Two hot air balloons over the Stillwater Lift Bridge.
All photos courtesy Aamodt’s Balloons
For many Minnesotans in the metro area, places like Aamodt’s Apple Farm are a staple to fall. A trip to that particular orchard, though, sometimes gives you something else to look at—the ascent of a hot air balloon. For out-of-towners, it’s a novelty, but for St. Croix Valley locals, it’s a part of living there—or at least that’s how Scott Aamodt, owner of Aamodt’s Balloons (brother to the Chris Aamodt, owner of Aamdot’s Apple Farm), puts it. Still cool, but more commonplace. Aamodt usually takes people up from April through October, but he flies year round. He’s been taking people up for more than 30 years, and he still isn’t tired of it, so we thought we’d ask why.
“Really being from the St. Croix Valley area, it’s just about being exposed to it [hot air ballooning] because some of the innovators in ballooning are in this area. Ballooning started in this area before just about anywhere else in the country, so it’s about being exposed to it—ballooning in the St. Croix Valley goes back to the early ’60s.
“My dad was interested in it back in the early ’80s. He actually put an order in for a balloon, but our apple crop at our apple orchard got hailed out that year, so he canceled the order, and my brother and I picked it up again in the late ’80s [a few years after I graduated high school], and that’s when we started flying.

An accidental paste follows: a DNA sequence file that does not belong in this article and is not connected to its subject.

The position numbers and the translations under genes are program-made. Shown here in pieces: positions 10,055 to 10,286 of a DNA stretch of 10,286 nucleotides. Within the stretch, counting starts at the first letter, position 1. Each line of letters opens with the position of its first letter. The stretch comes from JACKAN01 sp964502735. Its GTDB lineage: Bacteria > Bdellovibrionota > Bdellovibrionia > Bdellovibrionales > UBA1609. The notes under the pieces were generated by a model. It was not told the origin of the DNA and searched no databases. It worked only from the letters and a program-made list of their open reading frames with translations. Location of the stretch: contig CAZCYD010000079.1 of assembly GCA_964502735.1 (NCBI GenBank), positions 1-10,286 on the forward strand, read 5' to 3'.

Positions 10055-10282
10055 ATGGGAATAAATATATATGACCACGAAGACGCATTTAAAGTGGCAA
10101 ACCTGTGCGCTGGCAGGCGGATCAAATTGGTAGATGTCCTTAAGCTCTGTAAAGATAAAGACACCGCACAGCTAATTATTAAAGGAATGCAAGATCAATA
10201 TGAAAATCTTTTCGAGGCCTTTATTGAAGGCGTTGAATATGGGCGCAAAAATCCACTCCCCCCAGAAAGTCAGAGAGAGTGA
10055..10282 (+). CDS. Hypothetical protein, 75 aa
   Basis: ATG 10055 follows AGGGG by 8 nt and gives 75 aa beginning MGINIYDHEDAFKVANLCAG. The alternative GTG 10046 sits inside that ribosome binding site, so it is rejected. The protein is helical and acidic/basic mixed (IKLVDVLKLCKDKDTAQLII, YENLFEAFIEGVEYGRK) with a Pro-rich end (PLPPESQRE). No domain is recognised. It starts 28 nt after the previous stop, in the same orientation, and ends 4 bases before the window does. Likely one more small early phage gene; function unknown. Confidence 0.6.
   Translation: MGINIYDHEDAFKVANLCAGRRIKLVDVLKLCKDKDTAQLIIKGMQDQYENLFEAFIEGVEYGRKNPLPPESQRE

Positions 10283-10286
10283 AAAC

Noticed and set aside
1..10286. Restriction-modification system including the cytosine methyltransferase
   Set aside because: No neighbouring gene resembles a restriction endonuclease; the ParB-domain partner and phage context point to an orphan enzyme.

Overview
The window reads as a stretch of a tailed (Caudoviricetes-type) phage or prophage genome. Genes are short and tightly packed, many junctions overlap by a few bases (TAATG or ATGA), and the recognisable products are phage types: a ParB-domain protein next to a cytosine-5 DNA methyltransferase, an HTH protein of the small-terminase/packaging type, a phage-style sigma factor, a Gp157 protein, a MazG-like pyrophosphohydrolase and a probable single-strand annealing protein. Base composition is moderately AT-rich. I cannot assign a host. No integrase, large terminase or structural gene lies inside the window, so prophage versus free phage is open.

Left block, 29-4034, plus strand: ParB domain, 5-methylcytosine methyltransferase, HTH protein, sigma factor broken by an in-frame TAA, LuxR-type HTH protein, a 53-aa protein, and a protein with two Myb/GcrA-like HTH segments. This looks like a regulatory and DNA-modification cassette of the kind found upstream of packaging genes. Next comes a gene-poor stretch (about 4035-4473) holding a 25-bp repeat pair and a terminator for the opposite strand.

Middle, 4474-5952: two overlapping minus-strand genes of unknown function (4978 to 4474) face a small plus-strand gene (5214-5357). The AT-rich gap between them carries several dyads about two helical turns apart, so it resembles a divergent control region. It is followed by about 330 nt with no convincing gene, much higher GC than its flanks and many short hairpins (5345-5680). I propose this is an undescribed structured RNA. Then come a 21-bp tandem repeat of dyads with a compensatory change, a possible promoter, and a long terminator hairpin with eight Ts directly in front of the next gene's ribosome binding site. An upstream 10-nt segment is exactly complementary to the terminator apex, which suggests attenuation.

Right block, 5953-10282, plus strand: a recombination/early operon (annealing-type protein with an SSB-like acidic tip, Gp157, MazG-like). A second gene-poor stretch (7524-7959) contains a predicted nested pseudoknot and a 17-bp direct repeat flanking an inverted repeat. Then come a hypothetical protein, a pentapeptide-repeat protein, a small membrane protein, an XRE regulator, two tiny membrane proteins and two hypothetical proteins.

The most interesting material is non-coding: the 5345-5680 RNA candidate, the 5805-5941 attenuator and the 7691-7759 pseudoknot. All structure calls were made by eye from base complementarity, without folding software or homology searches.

“It’s just like any other aircraft. There’s ground school and flight training. I don’t know [what I was expecting], I guess I had been a ground crew on hot air balloons for a period of time before I actually started flying, so I kind of knew how things worked, and then it’s just a matter of getting the bug.
“Once you get up one time, it’s something that you—for many of us, you get the bug and you just want to keep doing it.
“I’ve been lucky enough to fly all over the world, and I think the St. Croix Valley area is some of the most beautiful country to fly over just because of the different lakes and river valleys and the bluffs; there’s so much to see here. They’re lucky enough to be able to fly more often in southern states like in desert areas like Albuquerque, Phoenix, San Diego, places like that, because there’s very little weather, but there’s nothing to see. If you’re flying over large spans of desert, it isn’t the same as flying over the St. Croix Valley.
“Being able to show others the experience of flight in the balloon is what keeps us coming back. and fact that we travel with the wind, every single flight s different. It never gets boring. I could never be one of those guys who do helicopter rides over the grand canyon because they do the same thing all day long, and with hot air ballooning it’ a new adventure every time you fly.”
Advice for Scheduling a Ride
“The biggest thing about flying here for the general public is to be patient; we have a lot of weather in Minnesota,” Aamodt says. “If you’re patient and don’t mind a lot the fact that you might have to reschedule, I’ve never had anyone say it’s not worth the wait.”
This interview was edited for style and clarity.